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Viruses can interact to trigger Alzheimer’s

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Viruses can interact to trigger Alzheimer's

A study from Tuft’s suggests that very common viruses such as Varicella and Herpes may combine to cause Alzheimer’s Disease (1).

Tufts University in Medford, Massachusetts researchers have shown that the virus responsible for chickenpox and shingles (Varicella) can interact with the Herpes 1 virus, a virus that can cause cold sores, but which lies dormant in the nerve cells for decades. Up to 80 percent of American adults are estimated to be carriers of Herpes 1. 

Almost all of us has had chicken pox; unfortunately, the virus then remains dormant in 95% of us. Age and a declining immune system (caused by age, stress, immunosuppression) can reawaken this virus (varicella) later in life and people then develop shingles (Varicella Zoster Virus, or VZV). 

VZV has been previously linked to Alzheimer’s Disease by causing neuroinflammation. 

In this study researchers found that when VZV becomes activated appearing as shingles, it can in turn reactivate dormant herpes simplex virus type 1, or HSV-1. And a significant amount of research has shown an association between activated HSV-1 and Alzheimer’s.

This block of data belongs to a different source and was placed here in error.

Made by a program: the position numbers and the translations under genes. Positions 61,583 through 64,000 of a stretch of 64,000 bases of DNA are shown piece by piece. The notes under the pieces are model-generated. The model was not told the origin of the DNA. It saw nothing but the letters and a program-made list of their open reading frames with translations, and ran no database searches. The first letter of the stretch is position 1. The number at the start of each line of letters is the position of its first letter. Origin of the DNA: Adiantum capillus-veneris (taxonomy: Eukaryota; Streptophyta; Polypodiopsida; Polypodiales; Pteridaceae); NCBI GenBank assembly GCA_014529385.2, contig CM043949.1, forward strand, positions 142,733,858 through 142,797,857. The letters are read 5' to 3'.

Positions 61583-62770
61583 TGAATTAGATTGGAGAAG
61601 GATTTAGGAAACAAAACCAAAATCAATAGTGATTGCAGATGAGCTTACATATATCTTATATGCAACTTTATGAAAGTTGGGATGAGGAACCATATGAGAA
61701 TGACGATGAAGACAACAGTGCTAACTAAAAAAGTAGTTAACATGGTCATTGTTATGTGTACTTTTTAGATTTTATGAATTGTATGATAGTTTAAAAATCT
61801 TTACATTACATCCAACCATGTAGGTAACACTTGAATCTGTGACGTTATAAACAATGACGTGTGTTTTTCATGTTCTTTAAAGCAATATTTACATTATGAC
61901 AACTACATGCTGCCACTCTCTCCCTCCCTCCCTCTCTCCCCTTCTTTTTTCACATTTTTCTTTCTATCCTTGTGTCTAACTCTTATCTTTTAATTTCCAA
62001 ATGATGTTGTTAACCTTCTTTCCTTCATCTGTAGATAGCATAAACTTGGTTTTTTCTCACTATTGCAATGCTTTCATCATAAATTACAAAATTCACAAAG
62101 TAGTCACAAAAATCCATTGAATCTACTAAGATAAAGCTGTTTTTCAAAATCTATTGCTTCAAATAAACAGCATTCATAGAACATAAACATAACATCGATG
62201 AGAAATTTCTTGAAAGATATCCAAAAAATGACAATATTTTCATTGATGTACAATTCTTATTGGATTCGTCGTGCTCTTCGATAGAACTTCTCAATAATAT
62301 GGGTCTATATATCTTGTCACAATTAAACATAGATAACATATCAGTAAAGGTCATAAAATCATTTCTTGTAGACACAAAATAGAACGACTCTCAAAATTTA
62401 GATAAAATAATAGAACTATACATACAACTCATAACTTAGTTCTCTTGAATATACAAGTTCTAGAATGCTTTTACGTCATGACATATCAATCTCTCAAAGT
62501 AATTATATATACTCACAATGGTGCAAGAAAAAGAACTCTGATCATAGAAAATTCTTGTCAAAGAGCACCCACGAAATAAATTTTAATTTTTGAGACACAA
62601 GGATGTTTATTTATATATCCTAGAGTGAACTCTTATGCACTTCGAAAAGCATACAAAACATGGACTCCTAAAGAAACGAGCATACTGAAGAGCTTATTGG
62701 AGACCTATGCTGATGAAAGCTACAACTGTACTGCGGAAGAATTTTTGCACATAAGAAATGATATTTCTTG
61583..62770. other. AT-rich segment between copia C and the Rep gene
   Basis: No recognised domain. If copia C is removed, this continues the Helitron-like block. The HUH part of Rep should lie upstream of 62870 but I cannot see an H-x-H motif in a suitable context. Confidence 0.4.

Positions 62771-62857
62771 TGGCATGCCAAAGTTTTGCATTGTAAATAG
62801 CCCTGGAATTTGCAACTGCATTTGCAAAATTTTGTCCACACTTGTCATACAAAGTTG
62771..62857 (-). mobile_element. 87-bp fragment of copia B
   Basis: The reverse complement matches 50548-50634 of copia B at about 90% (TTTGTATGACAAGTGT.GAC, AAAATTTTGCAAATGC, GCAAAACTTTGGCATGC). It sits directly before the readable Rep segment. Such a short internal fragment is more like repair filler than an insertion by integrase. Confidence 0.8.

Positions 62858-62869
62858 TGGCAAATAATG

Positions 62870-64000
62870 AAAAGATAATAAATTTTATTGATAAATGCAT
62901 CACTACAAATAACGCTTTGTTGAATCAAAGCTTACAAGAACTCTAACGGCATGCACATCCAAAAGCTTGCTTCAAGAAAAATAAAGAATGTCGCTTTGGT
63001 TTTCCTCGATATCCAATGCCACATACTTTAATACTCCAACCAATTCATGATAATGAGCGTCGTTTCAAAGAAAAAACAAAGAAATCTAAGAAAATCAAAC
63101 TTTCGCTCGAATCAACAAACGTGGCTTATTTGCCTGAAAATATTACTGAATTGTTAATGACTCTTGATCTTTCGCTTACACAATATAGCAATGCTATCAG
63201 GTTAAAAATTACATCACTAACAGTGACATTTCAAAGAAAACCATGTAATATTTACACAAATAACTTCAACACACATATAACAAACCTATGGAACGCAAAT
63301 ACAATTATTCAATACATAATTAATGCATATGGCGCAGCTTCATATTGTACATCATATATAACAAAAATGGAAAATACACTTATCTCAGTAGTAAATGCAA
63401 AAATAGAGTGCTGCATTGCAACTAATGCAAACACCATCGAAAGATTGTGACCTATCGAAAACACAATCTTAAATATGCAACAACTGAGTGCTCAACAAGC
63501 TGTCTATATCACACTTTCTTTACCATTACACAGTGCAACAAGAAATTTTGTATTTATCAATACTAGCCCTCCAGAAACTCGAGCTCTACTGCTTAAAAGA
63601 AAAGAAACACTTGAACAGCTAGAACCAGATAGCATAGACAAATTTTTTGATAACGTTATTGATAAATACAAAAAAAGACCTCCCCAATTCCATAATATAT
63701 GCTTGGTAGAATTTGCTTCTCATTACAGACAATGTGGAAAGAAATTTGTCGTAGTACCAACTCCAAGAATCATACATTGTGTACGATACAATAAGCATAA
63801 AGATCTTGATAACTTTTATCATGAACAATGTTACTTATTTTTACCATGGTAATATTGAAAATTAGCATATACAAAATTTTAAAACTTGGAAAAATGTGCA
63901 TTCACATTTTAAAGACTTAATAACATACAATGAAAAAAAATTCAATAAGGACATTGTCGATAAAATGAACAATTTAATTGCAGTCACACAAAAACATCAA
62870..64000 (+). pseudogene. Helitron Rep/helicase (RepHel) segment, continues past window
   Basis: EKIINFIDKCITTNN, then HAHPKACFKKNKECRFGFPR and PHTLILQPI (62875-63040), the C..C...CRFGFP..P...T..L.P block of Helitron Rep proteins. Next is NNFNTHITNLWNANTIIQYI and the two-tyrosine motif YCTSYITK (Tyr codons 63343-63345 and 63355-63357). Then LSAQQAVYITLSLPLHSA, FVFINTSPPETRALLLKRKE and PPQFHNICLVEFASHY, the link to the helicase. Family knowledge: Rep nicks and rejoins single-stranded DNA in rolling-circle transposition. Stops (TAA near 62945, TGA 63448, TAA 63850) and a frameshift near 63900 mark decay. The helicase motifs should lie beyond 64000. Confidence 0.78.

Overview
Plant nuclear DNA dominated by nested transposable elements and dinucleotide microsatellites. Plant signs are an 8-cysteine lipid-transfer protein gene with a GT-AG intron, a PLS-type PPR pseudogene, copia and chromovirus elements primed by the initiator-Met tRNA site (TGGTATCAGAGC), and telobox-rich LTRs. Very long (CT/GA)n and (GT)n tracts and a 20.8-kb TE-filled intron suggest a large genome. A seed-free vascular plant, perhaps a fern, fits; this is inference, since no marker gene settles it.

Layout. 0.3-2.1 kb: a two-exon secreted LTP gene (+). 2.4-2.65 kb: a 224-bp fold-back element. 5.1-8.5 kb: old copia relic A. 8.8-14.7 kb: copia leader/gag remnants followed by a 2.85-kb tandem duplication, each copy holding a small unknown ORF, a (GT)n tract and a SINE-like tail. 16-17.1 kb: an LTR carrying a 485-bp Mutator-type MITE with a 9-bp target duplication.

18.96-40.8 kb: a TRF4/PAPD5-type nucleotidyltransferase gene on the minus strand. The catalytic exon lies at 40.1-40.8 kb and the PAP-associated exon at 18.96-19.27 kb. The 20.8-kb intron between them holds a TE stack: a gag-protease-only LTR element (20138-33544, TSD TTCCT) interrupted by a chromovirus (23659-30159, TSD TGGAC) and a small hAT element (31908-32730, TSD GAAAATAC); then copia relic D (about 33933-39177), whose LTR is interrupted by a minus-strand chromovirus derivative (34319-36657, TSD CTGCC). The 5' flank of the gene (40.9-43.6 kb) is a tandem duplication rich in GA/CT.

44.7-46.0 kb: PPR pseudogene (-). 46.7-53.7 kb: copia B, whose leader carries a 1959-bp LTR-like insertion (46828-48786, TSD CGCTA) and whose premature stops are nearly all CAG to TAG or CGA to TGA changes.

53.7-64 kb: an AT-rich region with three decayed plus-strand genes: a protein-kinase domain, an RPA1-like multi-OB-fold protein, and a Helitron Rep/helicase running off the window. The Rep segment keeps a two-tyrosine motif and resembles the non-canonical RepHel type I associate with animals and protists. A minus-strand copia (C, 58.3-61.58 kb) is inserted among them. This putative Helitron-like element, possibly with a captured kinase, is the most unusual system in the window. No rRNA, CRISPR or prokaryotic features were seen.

In the research, Varicella was not seen to cause neuroinflammation on its own, and there was no tau protein tangle and no build up of amyloid plaque. But where there was dormant HSV-1 in the neurons, the Varicella axctivated it, and amyloid plaque and tau proteins grew, with a reduction of eclectic transmission.

Dr Ruth Itzhaki of Oxford University stated that it was becoming increasingly clear that infection, and viruses in particular, played a significant role in Alzheimer’s Disease. Professor David Kaplan, who with Dana Cairns of Tufts, led the study, concluded that researchers should be looking at ways of preventing these viruses taking a hold in humans to prevent diseases such as Alzheimer’s. 

More vaccines are one likely solution.

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  1. Journal of Alzheimer’s Disease, vol. 88, no. 3, pp. 1189-1200, 2022; 25 May 2022; https://content.iospress.com/articles/journal-of-alzheimers-disease/jad220287